Surfing Feast for the Eyes
Just before I had time to wipe the drool from my gaping mouth, J-Bay Champ Mick Fanning dropped-in on a bomb of a wave and started hacking away at the massive wall ahead of him before pulling into a tube a bit further down the point. Today was Mick’s day.
We stood in awe at the sight before us, eyes locked on the surreal waves unleashing at Supertubes. Watching the world’s best surfers riding big J-Bay is a humbling experience and for three hours, time stood still. By early afternoon the beach was packed and the action was heating up. The quarter finals were done and surf legends Tom Curren and Occy paddled out for their heritage heat. Then, the penny dropped.
Should we go surf? asks Steve. Matt laughs and I join him. Good joke, Steve. It takes a few minutes for the question to really sink in though. Do we attempt to surf these waves or do we watch the contest to its conclusion? That was our dilemma, a dream and a nightmare barreling towards us at the same time. Decisions, decisions. What would you do?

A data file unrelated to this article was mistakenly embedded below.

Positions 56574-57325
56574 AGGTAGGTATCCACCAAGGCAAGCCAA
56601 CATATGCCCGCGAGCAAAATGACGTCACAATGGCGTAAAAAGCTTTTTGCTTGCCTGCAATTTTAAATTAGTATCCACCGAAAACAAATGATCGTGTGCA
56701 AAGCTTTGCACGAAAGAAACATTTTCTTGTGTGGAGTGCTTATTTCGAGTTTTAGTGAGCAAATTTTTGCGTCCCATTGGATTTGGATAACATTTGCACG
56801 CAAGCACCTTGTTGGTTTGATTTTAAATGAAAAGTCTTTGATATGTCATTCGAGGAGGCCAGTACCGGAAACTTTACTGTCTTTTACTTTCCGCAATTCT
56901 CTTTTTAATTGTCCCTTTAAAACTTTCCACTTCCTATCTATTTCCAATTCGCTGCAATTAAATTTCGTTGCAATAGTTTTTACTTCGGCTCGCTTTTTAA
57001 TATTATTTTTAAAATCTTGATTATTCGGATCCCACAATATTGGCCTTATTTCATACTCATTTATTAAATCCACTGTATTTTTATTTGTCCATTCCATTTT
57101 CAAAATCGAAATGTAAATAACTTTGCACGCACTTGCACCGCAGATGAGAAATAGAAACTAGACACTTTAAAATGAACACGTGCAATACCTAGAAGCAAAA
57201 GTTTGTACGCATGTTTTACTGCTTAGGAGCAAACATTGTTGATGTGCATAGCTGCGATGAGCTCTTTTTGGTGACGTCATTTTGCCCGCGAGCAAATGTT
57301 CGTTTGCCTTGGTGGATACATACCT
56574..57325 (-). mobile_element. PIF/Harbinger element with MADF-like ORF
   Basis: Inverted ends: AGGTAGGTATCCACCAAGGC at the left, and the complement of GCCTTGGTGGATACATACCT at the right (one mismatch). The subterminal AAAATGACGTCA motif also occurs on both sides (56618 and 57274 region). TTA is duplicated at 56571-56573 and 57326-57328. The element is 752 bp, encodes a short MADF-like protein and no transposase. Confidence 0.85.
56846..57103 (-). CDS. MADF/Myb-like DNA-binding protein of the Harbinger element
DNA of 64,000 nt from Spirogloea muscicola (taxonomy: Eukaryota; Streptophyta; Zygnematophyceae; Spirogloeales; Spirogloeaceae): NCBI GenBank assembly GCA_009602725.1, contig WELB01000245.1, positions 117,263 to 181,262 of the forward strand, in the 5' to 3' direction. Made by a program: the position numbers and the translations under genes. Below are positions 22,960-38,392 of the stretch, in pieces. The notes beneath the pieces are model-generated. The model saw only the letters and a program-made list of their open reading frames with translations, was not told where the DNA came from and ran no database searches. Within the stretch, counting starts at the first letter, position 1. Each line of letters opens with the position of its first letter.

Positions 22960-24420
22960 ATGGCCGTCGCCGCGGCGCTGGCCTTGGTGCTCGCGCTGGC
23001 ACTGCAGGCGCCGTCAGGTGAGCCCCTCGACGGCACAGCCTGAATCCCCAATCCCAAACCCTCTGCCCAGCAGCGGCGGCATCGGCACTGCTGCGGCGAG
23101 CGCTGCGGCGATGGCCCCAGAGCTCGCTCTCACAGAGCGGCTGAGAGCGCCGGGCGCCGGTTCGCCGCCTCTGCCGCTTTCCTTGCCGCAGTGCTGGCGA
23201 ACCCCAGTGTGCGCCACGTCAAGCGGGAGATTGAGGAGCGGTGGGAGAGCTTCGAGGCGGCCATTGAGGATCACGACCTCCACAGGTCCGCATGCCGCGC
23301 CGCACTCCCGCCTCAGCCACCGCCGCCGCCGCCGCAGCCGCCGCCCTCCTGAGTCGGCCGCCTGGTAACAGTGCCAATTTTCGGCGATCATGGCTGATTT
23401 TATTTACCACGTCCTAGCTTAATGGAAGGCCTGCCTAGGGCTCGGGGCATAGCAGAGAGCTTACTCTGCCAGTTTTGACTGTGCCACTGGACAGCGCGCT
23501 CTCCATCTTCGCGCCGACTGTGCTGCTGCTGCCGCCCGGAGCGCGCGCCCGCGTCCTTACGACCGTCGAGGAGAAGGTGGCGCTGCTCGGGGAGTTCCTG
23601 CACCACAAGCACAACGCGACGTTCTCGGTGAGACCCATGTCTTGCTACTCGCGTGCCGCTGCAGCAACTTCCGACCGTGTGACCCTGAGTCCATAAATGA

Two hours later we were suiting-up in the parking lot at Point. We watched some big sets rolling in and that anxious feeling set in. Here we were at J-Bay about to paddle out in perfect and somewhat intimidating 8ft+ surf, the biggest we’ve ever seen here, crikey!
Steve pipes up and says “Don’t worry man, the take-off is just like Muizies”. Silence ensues before we all burst out in laughter at the absurdity of the comment. How can anyone even compare J-Bay to Muizenberg? Really?
I noticed that my leash looked awfully thin, definitely not suited to the conditions, but we headed to the water anyway. With our hearts in our throats and adrenalin coursing through our veins, we set out on a mammoth paddle. The ocean was bearing down on us as big sets kept pumping down the point, but we eventually made it out. We could finally breathe.